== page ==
Home ยป Ultimate guide to Car Waxes, Sealants and Ceramic Coatings

Ultimate guide to Car Waxes, Sealants and Ceramic Coatings

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It can be overwhelming the amount of products and information out there on exterior car care products. Just go into your local auto parts store and you can see almost an entire wall dedicated to them. So what gives? Why are there so many different kinds of car waxes, sealants and ceramic coatings? Well, this write up will hopefully answer these questions and a few more like: What are the differences? When do I use which one? As with many things in life there is no straight answer since it depends on what goal you are trying to achieve. From having a classic car with a custom paint job to a daily driver, your choice in product may vary. In this article I will give a general review all three subjects and provide an opinion at the end of each for application.

I titled this article to highlight the 3 general categories for automotive paint care. So when you do go and look at products on the shelf you will be able to identify what category they might fall in and have a little background information on them from this article. Now I am stating that there are three general categories and most would agree, but I should state that these are not mutually exclusive and there are different forms of the same thing. A general way to put this is that there can be blends of all of these and also each category has a “spray on, wipe off” version. The spray on versions DO NOT have the same performance as other versions. However they do serve a purpose and have their place in the driveway detailers arsenal.

Car Waxes

Car wax has been around for a very long time (since the 1900s) and are nothing new to the automotive world. In fact Meguiar and Turtle wax got their start with polishes and waxes for furniture. I consider car waxes generally as carnauba based, which is a naturally occurring wax from, you guessed it, the carnauba tree. The wax is harvested from the leaves of the tree and are used for many applications other than automotive paint protection. The car waxes do vary in concentration of carnauba and some are blended with sealants. Now these do come in many different forms such as a hard paste (comes in a tin or plastic packaging with a twist off lid), liquid (squeeze out of a plastic bottle) and spray. Each one of these carry a different application experience and longevity.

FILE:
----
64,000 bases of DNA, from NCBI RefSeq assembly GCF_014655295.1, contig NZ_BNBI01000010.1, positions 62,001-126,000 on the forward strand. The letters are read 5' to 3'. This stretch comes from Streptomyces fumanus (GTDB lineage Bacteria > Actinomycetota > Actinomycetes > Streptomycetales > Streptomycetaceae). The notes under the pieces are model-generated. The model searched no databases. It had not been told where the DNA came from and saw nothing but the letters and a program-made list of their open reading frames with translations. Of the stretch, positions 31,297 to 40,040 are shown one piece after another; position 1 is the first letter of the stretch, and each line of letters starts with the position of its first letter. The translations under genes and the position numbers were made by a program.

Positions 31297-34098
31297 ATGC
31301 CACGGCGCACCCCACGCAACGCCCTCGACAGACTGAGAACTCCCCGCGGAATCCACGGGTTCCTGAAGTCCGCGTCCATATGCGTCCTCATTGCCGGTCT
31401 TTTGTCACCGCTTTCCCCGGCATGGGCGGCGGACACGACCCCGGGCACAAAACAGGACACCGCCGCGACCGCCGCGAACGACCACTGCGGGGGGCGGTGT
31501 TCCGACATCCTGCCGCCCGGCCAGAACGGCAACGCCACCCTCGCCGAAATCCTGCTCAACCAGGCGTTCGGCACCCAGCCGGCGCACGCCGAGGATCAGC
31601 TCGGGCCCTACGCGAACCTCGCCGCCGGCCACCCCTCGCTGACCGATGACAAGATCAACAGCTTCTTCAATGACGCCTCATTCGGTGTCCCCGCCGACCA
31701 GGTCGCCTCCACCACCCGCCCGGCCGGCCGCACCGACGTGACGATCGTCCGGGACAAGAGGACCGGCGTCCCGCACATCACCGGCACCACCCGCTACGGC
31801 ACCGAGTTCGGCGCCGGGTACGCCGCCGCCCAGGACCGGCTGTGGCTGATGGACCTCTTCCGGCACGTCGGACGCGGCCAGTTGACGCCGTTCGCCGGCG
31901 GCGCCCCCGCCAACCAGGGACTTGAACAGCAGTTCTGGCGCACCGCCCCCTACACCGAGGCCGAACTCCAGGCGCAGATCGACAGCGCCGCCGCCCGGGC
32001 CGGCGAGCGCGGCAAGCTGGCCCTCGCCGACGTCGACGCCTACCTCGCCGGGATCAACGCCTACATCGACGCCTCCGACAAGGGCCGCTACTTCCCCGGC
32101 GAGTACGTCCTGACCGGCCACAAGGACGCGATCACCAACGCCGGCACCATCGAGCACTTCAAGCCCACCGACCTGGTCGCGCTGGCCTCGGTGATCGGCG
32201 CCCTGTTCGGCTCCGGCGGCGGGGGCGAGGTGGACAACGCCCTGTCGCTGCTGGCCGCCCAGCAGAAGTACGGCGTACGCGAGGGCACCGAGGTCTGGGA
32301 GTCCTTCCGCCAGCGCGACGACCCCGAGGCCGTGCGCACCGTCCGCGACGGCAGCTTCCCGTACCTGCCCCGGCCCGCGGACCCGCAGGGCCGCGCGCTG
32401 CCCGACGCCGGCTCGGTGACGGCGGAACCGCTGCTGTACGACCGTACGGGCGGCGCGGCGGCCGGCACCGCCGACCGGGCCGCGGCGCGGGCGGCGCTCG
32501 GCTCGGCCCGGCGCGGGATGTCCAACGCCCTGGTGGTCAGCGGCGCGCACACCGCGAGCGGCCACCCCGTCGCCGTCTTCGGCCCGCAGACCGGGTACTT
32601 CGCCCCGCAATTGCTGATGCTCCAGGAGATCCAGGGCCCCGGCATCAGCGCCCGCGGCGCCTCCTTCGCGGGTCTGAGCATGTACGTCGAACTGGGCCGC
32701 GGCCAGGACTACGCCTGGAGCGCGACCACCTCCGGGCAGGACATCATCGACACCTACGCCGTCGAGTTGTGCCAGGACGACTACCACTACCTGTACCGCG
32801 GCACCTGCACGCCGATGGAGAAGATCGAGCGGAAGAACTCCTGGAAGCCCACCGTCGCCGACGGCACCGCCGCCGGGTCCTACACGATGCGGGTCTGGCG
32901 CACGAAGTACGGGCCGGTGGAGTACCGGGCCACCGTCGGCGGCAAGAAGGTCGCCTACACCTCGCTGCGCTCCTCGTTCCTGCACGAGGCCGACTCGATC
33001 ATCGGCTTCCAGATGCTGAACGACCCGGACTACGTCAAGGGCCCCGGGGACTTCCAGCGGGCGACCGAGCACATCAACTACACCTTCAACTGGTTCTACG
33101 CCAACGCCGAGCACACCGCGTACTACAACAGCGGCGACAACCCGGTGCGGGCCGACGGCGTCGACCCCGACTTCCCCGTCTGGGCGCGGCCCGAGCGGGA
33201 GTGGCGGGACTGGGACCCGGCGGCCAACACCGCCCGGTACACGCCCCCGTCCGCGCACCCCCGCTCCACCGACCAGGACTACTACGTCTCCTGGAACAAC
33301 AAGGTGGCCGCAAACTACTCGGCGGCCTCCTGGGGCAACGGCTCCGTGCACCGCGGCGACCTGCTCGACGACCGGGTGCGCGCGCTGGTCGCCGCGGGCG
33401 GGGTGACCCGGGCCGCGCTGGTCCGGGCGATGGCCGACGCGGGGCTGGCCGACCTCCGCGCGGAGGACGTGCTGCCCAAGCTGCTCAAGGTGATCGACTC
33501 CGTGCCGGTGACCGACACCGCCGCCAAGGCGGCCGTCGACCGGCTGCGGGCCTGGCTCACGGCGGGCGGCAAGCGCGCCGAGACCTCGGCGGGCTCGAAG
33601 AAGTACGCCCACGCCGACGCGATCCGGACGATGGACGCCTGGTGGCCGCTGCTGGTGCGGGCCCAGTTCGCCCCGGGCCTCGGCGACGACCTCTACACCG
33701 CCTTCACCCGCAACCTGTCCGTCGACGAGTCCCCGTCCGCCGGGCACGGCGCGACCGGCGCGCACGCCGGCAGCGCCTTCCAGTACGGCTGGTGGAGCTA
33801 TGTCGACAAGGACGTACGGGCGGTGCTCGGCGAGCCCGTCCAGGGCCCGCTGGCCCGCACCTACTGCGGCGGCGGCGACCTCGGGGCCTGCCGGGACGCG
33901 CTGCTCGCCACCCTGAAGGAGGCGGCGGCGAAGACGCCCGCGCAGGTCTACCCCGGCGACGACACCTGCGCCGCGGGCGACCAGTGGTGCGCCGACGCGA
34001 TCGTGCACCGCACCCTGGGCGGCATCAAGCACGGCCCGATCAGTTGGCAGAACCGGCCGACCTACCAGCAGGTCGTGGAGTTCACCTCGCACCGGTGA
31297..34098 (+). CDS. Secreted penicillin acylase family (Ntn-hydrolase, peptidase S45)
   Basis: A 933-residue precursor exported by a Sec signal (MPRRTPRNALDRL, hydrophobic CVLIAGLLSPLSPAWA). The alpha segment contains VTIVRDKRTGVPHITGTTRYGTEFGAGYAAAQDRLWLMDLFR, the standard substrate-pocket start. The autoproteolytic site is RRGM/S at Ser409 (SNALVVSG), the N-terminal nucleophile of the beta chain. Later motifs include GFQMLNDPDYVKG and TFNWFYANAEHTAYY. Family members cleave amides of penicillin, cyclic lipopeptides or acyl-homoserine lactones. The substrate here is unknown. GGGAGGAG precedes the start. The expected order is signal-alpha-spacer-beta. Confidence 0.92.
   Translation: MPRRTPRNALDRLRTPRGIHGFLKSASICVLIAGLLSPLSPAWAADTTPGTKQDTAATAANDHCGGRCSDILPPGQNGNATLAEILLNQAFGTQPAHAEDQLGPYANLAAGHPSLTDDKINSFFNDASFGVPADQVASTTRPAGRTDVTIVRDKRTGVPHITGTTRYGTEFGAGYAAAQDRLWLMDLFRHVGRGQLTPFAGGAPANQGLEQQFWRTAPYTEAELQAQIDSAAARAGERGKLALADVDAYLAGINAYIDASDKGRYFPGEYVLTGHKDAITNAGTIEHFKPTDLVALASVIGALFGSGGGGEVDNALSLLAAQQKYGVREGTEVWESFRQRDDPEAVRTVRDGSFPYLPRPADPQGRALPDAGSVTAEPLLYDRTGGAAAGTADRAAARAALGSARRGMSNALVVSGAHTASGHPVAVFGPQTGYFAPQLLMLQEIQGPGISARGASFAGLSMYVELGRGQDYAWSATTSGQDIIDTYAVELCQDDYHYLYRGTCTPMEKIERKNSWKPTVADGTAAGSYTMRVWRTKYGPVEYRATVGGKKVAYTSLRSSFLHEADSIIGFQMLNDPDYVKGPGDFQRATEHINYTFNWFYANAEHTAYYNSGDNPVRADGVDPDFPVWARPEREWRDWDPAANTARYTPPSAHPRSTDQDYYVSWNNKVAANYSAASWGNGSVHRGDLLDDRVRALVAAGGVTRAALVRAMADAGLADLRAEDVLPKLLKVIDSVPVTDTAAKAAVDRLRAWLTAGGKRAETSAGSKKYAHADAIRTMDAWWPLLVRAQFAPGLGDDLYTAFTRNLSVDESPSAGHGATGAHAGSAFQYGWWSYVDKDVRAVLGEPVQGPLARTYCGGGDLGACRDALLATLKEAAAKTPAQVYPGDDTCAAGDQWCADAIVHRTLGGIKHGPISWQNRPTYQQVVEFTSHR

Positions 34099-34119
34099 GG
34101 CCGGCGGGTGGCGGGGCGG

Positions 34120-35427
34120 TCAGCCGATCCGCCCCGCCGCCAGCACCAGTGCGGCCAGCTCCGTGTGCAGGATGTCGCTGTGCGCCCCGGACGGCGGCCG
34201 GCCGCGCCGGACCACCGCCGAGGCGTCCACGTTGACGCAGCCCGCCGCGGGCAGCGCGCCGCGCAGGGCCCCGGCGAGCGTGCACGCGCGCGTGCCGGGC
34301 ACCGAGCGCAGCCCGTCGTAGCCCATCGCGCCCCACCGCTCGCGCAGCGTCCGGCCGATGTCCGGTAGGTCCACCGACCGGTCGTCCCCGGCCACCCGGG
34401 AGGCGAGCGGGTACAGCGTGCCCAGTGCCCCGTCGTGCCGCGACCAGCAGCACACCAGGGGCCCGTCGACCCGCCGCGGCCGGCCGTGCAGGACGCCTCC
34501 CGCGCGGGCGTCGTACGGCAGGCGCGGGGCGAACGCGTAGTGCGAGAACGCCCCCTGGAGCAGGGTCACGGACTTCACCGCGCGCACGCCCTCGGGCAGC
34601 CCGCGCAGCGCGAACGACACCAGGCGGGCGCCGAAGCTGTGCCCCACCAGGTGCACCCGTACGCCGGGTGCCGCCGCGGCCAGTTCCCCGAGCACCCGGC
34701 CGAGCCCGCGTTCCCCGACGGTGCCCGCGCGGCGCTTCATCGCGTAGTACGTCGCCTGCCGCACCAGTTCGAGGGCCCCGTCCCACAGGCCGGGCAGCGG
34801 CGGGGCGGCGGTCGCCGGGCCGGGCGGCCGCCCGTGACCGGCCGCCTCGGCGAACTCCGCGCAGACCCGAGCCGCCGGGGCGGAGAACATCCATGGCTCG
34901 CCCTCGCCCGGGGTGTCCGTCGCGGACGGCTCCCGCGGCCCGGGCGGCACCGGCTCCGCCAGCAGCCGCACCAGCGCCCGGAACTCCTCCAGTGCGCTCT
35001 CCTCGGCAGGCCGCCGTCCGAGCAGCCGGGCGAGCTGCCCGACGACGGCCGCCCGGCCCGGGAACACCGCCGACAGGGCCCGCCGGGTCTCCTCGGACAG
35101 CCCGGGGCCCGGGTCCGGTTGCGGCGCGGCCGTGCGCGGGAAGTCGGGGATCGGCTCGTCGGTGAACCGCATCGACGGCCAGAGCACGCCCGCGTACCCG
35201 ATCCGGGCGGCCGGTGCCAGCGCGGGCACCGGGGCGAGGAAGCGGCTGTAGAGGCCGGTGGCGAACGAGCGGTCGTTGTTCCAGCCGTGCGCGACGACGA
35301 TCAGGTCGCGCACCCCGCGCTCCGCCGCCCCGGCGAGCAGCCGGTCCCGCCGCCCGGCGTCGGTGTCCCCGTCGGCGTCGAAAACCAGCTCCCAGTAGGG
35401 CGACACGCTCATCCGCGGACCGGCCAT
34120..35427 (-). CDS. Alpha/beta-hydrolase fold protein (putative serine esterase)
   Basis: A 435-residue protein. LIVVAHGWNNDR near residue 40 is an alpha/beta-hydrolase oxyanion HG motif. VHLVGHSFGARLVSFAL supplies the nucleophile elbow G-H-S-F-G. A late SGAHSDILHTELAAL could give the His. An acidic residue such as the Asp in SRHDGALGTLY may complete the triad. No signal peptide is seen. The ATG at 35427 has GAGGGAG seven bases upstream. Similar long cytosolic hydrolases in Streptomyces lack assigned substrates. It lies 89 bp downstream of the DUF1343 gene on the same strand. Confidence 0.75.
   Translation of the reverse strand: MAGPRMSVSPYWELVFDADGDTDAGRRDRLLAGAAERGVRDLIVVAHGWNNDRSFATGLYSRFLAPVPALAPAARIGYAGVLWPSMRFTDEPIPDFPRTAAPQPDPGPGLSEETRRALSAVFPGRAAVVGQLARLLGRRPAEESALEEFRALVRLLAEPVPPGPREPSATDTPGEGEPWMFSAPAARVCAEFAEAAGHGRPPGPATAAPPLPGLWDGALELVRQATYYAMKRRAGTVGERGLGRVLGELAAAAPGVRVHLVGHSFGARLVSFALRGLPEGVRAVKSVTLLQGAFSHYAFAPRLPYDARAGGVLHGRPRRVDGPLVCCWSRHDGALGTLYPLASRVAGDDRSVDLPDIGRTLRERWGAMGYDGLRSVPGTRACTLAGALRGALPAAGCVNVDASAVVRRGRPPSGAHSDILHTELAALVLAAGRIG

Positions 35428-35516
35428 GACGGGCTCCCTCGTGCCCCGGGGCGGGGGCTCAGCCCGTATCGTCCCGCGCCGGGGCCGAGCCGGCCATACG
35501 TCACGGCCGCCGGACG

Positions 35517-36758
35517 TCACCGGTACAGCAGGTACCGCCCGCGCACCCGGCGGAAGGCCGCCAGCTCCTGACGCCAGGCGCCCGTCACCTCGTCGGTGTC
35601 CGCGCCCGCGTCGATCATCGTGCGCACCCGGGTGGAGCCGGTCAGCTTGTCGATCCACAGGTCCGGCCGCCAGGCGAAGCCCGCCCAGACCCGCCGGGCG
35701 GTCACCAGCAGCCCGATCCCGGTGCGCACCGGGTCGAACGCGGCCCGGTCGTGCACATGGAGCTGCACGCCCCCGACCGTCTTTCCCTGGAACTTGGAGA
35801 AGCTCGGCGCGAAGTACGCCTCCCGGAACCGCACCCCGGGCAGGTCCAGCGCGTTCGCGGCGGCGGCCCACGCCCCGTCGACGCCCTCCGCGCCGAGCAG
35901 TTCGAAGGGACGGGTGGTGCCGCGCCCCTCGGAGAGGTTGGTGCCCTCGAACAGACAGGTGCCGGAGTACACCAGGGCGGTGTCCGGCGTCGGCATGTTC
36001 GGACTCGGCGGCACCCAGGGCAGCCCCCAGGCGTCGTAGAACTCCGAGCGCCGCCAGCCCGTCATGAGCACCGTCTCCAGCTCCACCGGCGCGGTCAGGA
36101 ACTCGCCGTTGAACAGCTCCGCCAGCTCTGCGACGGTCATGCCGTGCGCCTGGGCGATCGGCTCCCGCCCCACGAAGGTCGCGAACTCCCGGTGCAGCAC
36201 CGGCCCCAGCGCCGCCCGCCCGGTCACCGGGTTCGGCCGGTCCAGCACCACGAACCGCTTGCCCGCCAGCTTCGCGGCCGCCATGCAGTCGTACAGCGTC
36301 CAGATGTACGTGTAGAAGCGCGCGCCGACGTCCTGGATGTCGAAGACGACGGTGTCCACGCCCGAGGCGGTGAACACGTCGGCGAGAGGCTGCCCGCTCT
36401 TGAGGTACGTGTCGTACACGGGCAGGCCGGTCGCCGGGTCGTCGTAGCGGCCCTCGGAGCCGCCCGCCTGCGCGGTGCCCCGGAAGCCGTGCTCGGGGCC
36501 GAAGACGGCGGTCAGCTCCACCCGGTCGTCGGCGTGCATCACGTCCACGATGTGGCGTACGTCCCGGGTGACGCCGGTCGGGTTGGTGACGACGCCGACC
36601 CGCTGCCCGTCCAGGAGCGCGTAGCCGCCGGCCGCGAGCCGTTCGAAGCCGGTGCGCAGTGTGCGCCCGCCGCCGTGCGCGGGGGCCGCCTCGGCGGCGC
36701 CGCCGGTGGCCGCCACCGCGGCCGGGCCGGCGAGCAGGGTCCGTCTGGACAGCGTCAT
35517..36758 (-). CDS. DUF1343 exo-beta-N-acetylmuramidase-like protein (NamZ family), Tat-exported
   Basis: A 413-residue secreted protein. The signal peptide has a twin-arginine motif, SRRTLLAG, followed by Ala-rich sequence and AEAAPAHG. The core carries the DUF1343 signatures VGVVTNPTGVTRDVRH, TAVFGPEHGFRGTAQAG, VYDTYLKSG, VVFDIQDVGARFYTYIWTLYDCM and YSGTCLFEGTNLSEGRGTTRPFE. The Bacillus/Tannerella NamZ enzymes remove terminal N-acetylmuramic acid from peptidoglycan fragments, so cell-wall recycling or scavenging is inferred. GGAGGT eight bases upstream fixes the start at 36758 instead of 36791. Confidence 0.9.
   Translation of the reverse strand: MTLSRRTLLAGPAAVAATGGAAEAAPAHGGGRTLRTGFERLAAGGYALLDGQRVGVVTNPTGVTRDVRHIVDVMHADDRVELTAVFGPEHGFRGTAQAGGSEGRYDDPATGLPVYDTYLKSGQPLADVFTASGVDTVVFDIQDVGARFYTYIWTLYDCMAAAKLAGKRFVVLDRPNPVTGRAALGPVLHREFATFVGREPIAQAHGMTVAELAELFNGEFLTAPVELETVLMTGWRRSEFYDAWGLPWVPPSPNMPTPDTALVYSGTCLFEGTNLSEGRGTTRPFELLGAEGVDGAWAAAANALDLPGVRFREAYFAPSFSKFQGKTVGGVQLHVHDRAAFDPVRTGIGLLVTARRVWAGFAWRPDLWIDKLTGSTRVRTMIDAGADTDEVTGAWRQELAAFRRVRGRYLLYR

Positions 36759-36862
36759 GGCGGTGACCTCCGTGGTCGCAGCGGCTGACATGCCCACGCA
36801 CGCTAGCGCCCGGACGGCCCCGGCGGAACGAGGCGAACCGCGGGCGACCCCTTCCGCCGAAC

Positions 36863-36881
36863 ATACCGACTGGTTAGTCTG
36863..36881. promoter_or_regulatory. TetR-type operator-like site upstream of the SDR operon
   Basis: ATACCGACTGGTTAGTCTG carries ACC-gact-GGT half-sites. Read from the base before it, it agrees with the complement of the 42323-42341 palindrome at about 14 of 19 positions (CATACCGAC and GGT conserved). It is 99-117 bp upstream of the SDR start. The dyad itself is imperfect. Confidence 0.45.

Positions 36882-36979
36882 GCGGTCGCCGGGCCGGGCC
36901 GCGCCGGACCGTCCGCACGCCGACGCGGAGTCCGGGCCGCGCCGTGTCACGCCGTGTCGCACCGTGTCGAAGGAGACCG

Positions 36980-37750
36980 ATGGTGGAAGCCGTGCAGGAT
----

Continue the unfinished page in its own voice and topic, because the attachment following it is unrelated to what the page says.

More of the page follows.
Carnauba based waxes
Carnauba based waxes

Car wax application can be a little bit labor intensive but many people find it relaxing. For the paste, and liquid versions they tend to leave a white residue powder behind that is a challenge to remove. The paste/ liquid versions will build up in small cracks and features such as emblems and panel gaps. Old dried paste wax is almost impossible to get rid of and requires a lot of elbow grease and chemical experimentation. You should know that the paste/ liquid waxes will get into the porous texture of black plastic and is very challenging to remove. Check out the photos below. The spray waxes don’t really have this issue. For the applications methods I would just follow the manufacturers suggested method.

built up old wax
Collection of oxidized car wax
Black plastic tarnished with dry wax residue
Black plastic tarnished with dry wax residue

How long does car wax last?

Car waxes are not known to have a long life (especially the spray versions), but they do have an exceptional depth and a warm shine to them. Generally these are a favorite before a car show. When you want the paint to pop for a week or two then go with the higher concentration carnauba paste/ liquid waxes. For a day or two I would go with a spray wax, some newer versions last a bit longer too.

Liquid and gel based waxes
Various liquid/ gel based waxes

There are plenty of versions that are blends with sealants in all forms (paste, spray/ liquid) that offer longer more durable protection. I would say generally the longer lasting versions wont have the same amount of gloss and depth as the more concentrated carnauba versions. In terms of longevity I don’t think I have seen a paste car wax last 1 yr in the real world. The only one that came close was a Teflon based wax. Although I’m not sure how they are able to get the Teflon to stick to the paint, or if you could call it a wax. Here are a couple of video links doing a durability test, car waxes and the full gambit.

PTFE or Teflon based paste wax
Teflon based Soft99 paste wax

When should I use a spray wax/ sealant?

I mainly use spray wax, or sealant, as a follow up after a wash. For me this works best on a ceramic coated car since it can help improve the ceramic coating’s longevity. Many can be used as drying aids that can layer on top of the current coverage extending its protection. The spray wax or sealant are great at reducing water spots while drying. Check the product description and see if it will work over most surfaces such as plastic and glass. I consider the more universal ones better for drying.

Graphene based sealants
Graphene based spray sealants